CHESTERFIELD, Va. -- A Richmond foster care service urged people interested in fostering to reach out as the organization reported a sharp decline in the number of inquiries amid the pandemic.
An analysis from United Methodist Family Services of Virginia showed inquiries to be down by 30% in the past six months, compared to the same time 2020.
"It's concerning," said Nancy Toscano, President of UMFS. "Without the foster families, we can't carry out our mission, which is to help kids find permanency as quickly as possible."
Toscano said at the start of the pandemic, they were expecting to see that downturn in the number of inquiries, but surprisingly did not. Until now.
"Throughout this past year, with all the stressors that are going on, you know, unemployment and virtual learning and, and all the other stresses throughout the pandemic, we think that that's what's causing the decline in parents stepping forward," Toscano said.
Toscano added that the need was high and had not changed with about 5,200 youth currently in Virginia foster care. Toscano said children who don’t get matched into foster families were often put in group homes.
"It delays the process of getting back to a permanent family. And that's, that's tragic actually," Toscano said. "We firmly believe that kids do best when fit with families."
Shona Lee and her 9-year-old son Lysander were one of those families.
"So, I have a seven-year-old and I have a 15-year-old and they are amazing," said Lee.
Three months ago, Lee said she took in two foster boys.
"Within a matter of a week, they're both calling me mom," Lee said.
Lee said the two were a wonderful addition to her household.
"We go skating, we go hiking, we go swimming, they love it," said Lee. "They get to experience things that they never got to experience before."
She added that her son, Lysander, had gained some new best friends.
"My fear was that he would pick up on bad habits, and it's been the complete opposite," Lee said. "I think he's realized as well that there are other kids who, you know, don't necessarily have all the things that he has, but he's willing to share the things that he does have."
Lee said she had a new purpose.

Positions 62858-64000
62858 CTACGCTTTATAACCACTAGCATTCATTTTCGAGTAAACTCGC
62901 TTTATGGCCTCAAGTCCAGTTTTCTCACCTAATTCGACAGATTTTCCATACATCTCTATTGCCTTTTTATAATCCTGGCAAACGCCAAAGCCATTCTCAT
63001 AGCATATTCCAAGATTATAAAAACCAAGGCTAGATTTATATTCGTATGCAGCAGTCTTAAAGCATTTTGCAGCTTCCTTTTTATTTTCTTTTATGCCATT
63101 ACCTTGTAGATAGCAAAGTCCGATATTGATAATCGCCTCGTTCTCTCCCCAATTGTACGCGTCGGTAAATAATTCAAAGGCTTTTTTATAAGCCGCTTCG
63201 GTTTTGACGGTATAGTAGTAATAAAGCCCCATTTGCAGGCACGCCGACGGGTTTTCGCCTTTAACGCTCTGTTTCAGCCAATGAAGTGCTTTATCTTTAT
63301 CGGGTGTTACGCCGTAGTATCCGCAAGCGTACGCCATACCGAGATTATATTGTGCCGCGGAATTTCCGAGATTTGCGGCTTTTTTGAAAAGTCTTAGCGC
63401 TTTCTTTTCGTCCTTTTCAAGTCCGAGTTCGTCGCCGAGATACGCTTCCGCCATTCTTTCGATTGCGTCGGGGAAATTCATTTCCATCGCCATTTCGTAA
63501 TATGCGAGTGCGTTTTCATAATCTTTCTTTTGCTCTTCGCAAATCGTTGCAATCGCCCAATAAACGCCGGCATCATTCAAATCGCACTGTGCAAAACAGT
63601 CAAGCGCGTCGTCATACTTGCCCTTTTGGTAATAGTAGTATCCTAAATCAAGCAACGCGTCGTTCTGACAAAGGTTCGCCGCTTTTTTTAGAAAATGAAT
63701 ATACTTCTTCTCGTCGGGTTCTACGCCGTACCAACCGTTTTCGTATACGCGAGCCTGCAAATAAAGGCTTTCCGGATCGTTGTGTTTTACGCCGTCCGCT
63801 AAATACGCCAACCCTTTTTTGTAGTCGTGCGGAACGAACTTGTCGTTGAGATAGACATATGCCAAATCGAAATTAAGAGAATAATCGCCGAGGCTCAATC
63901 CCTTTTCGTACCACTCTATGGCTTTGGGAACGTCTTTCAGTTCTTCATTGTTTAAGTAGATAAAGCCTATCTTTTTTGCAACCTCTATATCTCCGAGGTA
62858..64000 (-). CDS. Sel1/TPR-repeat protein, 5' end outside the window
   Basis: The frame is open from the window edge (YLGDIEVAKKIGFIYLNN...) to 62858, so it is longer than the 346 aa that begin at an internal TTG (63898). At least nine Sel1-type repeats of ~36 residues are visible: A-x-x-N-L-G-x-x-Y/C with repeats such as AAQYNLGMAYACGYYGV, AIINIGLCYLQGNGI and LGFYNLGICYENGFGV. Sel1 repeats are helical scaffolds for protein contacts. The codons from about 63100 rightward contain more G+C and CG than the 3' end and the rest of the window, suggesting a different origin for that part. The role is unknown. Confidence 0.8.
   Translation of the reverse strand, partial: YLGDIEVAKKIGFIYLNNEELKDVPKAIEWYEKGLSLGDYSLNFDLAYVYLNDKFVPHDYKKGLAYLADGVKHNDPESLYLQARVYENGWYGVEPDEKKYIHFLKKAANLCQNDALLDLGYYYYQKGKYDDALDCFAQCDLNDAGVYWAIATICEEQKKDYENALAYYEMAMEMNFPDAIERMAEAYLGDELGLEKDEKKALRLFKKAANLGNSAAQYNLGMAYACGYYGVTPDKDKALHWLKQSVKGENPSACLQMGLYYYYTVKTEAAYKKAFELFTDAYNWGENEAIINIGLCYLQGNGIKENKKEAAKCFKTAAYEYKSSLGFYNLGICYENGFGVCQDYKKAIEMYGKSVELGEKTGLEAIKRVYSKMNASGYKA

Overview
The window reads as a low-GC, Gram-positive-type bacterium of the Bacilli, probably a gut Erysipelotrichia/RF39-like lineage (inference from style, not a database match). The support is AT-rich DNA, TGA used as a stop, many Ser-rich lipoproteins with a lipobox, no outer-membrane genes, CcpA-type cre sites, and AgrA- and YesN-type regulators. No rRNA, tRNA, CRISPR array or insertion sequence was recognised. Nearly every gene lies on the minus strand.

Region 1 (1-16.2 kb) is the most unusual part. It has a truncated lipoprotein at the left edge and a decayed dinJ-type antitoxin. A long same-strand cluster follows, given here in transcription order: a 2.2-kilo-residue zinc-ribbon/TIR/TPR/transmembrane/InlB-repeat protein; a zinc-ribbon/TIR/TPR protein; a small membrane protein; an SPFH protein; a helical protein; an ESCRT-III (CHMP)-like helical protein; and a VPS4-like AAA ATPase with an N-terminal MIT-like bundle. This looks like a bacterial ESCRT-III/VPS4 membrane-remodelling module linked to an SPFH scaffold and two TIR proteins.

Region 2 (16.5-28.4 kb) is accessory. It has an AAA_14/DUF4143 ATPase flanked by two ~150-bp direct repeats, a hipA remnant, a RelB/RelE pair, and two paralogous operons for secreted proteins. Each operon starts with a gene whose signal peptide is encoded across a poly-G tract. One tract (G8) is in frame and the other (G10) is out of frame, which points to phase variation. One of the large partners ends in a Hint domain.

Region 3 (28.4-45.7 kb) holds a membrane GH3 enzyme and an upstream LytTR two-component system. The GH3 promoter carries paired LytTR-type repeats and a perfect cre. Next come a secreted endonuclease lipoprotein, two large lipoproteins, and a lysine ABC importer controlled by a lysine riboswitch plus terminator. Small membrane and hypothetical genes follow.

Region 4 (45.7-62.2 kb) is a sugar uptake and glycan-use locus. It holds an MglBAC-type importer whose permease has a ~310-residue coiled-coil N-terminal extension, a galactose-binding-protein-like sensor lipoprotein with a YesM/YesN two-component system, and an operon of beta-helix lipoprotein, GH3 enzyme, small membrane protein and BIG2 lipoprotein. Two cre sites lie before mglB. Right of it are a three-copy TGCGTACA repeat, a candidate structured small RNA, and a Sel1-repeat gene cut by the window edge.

"It's kept my mind off the pandemic and more on okay, I'm focusing on this child and how he can be a better human being," Lee said.
She added that she was already seeing the impact on the children.
"The youngest one, he's starting to learn how to use his words and not get so frustrated easily. Because he's, you know, the situation that he came from was traumatic. So just constantly reminding him that you're safe here, you don't have to worry about that. I think that puts him at ease for sure."
Toscano said those are the kind of transformations that happen when a child is in a loving home.
She encouraged anyone who was able to care for a child, to reach out. Adding that a lot of people rule themselves out prematurely.
"We're not looking for a perfect person. We're looking for somebody who loves and cares about kids and can partner with us to get them what they need."
UMFS planned to hold information sessions to learn more about the process to become a foster parent. They urged anyone interested to sign up here.
As a foster mom of four years, Lee knows the impact that she's had on her foster children and the impact her foster children have had on her.
"If you have an inkling or feeling that this is something that you want to do either now or in the future, I say do it now," said Lee.
In the meantime, Jewish Family Services, a social service organization in Henrico, said the organization initially saw a decline in inquiries when the pandemic first began, but now were seeing an increase.
Chief Executive Officer, Wendy Kreuter, attributed that to recruitment changes the organization made due to the pandemic.
"The pandemic also taught us we needed to change our approach to finding foster parents and make it more personal," Kreuter wrote in an email. "It isn't enough to have general messages about the need for foster parents. It is about having conversations and relationships. It is about connecting families with the appropriate workers in the field. We have found online support groups about fostering have been one of our strongest recruitment tools along with our partnership with CBS 6."